The Edmonton-Philadelphia series for hockey's coveted Stanley Cup is different things to different folks. For some it is the much-awaited matchup of the teams that finished first and second overall during the regular season. For others it is a textbook test of Edmonton's pyrotechnic offense against Philadelphia's fortress-like defense. For still others it is a psychological case study of two splendid teams determined to make up for last year's playoff disappointments.
But for me it is, more than all of the above, a fitting showcase for Wayne Gretzky, the greatest entertainment in sports. On Sunday the incomparable center broke the scoring ice with the first goal of the series and assisted on another in leading the Oilers to a 4-2 victory. And he is sure to be the focus of attention again as the best-of-seven struggle resumes with Game 2 in Edmonton Wednesday night.
Anytime Gretzky gets the puck, I move forward in my seat, eager to see what work of art he will execute this time. Every time he is on the ice he stirs excitement. He specializes in the unexpected, inventing plays that the best coaches in the game have not yet thought to draw on chalkboards.
He is the best passer in his sport and the best goal scorer, as the statistics each year validate. He passes so adroitly he leads teammates into scoring situations they had not seen. Almost every shot he himself takes is on the net and aimed to throw the goaltender off balance.
Gretzky does all of this in an unspectacular manner that leaves fans wondering why he's so devastating. He seems to lack the poetic smoothness and crushing power of the great athlete.
``He isn't flashy, the way a Rocket Richard was,'' says former Montreal great Jean Beliveau, whose career playoff scoring record Gretzky has broken this spring at the unlikely age of 26. ``He's more like a chess player out there. He knows two plays in advance what his move is going to be.''
Toronto center Dan Daoust put it another way earlier this season. ``He's smarter than anyone else in the game. He's always doing something new. If you're checking him, he will skate toward another guy on your team and suddenly there are two of you on him and you don't know what to do.''
Gretzky has no doubt what to do. He dumps the puck to an unattended teammate. He is utterly unselfish about scoring goals - his latest league-leading points total this season broke down into 62 goals and 121 assists.
Says John Davidson, the former National Hockey League goalie who has become a refreshing television commentator, ``He controls the puck better than anyone else in the league and can put a pass on a teammate's stick at any time, regardless of the situation. He has incredible hands. As for goal scoring, he exploits the top part of the net better than any modern shooter. And he can make the puck rise or dip depending on how he releases it off his stick blade.''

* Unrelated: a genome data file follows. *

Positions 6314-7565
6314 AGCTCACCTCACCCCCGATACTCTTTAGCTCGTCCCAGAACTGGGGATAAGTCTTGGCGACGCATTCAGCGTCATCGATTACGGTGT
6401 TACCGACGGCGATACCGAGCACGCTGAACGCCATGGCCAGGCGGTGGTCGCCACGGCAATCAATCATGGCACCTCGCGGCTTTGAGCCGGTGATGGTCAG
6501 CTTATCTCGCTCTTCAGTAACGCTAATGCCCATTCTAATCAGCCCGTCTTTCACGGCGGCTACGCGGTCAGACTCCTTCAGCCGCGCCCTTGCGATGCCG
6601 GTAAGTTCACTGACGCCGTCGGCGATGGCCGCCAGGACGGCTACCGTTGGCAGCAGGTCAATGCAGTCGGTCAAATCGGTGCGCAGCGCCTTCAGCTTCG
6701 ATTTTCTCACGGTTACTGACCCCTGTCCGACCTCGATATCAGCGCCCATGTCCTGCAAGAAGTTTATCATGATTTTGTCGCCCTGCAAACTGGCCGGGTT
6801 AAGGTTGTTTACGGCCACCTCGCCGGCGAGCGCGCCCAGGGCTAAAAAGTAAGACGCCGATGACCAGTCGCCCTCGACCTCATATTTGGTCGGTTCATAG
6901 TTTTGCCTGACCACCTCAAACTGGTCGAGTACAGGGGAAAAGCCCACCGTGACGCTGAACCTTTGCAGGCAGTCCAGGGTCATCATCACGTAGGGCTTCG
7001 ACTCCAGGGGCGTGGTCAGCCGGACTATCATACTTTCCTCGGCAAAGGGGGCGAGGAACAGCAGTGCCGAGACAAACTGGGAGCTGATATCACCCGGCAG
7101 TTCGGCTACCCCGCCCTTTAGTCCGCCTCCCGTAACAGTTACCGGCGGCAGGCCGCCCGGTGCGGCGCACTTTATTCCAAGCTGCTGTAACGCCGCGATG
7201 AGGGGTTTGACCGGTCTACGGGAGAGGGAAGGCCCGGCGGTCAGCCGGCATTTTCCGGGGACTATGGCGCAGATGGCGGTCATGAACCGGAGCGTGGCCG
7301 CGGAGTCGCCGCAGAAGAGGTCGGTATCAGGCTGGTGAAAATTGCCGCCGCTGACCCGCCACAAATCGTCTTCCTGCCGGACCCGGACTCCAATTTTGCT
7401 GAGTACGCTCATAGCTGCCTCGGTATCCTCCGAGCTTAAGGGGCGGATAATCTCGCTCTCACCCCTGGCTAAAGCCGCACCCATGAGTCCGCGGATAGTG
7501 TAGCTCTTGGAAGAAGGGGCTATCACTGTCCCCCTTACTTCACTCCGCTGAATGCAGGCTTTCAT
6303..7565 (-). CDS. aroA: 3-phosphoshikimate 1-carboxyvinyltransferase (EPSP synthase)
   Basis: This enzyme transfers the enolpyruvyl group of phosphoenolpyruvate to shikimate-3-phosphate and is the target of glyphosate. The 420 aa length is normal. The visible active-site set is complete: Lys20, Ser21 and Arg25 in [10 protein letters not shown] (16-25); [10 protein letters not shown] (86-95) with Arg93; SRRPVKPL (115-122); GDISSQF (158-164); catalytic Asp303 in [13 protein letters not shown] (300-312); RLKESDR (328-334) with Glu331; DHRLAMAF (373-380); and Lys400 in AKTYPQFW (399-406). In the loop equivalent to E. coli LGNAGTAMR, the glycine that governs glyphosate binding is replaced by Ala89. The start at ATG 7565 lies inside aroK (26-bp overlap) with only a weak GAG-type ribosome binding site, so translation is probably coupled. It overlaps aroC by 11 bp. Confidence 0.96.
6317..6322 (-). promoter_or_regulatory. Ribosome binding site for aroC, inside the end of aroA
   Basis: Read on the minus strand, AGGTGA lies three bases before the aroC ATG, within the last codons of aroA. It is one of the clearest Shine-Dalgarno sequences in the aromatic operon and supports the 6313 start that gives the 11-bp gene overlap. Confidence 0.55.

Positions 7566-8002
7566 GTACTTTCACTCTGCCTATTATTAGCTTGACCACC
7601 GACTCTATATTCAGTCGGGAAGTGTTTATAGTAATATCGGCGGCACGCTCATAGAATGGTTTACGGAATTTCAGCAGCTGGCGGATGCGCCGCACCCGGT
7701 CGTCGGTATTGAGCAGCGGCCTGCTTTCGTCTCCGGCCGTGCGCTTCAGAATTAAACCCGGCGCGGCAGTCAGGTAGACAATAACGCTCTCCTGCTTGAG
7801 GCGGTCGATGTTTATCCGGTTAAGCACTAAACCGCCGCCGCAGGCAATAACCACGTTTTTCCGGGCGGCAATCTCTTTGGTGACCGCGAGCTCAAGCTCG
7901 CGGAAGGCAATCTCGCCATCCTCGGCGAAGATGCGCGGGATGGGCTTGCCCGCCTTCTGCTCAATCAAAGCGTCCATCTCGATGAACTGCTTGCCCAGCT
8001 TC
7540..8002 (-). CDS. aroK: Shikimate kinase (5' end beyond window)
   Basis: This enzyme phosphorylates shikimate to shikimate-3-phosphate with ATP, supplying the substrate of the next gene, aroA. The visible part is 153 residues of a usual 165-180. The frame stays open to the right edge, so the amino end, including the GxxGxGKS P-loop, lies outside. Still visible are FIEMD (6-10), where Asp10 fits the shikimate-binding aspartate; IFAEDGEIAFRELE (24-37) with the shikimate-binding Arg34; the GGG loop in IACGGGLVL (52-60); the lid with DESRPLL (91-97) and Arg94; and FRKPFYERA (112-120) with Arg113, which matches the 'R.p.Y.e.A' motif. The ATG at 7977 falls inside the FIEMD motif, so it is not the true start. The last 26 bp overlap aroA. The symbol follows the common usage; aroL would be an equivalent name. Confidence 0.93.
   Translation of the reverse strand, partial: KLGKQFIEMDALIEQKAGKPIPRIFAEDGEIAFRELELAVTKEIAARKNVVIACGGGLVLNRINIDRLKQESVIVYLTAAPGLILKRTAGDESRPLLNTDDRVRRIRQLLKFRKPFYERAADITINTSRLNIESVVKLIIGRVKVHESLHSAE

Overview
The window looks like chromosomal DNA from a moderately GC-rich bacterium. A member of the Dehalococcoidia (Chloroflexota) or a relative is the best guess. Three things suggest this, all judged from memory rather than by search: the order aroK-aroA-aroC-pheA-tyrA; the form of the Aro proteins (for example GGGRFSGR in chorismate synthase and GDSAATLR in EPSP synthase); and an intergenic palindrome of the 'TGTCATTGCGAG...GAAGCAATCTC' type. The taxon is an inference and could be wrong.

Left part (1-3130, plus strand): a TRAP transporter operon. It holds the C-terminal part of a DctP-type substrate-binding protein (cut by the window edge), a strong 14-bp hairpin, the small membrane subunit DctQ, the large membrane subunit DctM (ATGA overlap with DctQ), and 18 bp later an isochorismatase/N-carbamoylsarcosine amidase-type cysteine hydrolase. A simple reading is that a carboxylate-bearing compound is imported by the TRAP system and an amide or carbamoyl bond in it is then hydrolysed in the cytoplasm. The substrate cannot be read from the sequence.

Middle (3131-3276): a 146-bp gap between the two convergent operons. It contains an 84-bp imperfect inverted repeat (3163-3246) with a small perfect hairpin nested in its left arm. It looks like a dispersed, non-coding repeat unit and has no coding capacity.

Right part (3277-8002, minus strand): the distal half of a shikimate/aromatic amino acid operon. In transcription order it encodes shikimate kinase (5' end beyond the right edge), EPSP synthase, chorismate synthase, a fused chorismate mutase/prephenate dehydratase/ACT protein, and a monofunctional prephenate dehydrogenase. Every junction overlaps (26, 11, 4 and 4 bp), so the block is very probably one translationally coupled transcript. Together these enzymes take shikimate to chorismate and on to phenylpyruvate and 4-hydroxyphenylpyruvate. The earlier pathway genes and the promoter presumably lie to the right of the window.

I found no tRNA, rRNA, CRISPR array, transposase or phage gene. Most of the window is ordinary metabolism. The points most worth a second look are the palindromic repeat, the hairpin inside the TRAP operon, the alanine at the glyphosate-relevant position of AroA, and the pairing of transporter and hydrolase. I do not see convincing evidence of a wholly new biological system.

More than once, Davidson notes, Gretzky has deliberately banked a shot into the net off the goalie's equipment. He can score when there is no true opportunity.
His weakness, if you will, has been on breakaways. That probably is because he will consider too many possibilities rather than simply shoot for an opening.
Gretzky's skating style is, well, less than pure. He appears to strain, and is not particularly fast from one end of the rink to the other.
``He is not the most classical skater, but he's efficient and gets where he's going,'' says Laura Stamm, a skating teacher who has worked with many NHL players.
Stamm tells her students to watch Edmonton defenseman Paul Coffey for a skating model. Coffey exemplifies a smooth, powerful, accelerating stride.
``Wayne is deceptive,'' she says. ``He relies a lot on quickness and anticipation.''
What would she change about Gretzky's style?
``He uses a lot of upper body when he skates. He works his shoulders more than I prefer. But he's successful, and you don't tamper with something that successful. I've worked with his two younger brothers. They are different from Wayne. They use the same low stance but generate more power from the quad muscles in their legs. They are purer skaters.''
Positive features of Gretzky's skating are his excellent balance and lateral mobility, which enable him to change direction abruptly and evade opposing defenders and their attempts to check him. Gretzky has to be the least hit center in hockey, despite taking frequent extra shifts.
He was unhappy earlier in the playoffs because he wasn't getting as much ice time as usual. But Edmonton Coach Glen Sather had his reasons; he wanted his chafing superstar as well rested as possible for the finals.
Personally, I don't care who wins the second game Wednesday night, but I can't wait to watch No. 99 perform his next magic acts. Move over, Doug Henning.